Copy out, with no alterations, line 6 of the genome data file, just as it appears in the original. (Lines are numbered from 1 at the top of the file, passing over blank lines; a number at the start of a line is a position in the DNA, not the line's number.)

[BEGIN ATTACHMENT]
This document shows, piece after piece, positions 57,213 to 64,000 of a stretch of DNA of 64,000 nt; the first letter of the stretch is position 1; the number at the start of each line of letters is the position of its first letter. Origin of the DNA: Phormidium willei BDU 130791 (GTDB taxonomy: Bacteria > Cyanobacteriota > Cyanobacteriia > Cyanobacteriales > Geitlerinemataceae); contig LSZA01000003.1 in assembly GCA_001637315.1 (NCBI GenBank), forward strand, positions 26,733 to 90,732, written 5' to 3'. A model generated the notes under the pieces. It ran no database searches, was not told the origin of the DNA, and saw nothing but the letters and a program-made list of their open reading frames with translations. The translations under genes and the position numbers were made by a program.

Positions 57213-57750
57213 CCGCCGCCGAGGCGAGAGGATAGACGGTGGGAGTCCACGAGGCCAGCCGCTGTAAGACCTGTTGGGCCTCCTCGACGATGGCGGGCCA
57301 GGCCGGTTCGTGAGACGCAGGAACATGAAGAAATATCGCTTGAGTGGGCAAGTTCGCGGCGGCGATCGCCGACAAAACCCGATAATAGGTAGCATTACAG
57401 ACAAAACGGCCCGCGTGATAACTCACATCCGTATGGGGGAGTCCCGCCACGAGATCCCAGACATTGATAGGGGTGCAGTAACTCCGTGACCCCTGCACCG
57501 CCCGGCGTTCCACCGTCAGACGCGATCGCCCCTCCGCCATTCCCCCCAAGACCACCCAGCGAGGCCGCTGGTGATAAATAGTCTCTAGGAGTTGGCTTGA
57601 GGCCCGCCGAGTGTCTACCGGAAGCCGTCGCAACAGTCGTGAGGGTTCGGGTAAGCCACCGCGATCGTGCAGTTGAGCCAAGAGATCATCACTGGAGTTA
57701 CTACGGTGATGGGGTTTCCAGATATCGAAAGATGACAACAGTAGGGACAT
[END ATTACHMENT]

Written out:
57501 CCCGGCGTTCCACCGTCAGACGCGATCGCCCCTCCGCCATTCCCCCCAAGACCACCCAGCGAGGCCGCTGGTGATAAATAGTCTCTAGGAGTTGGCTTGA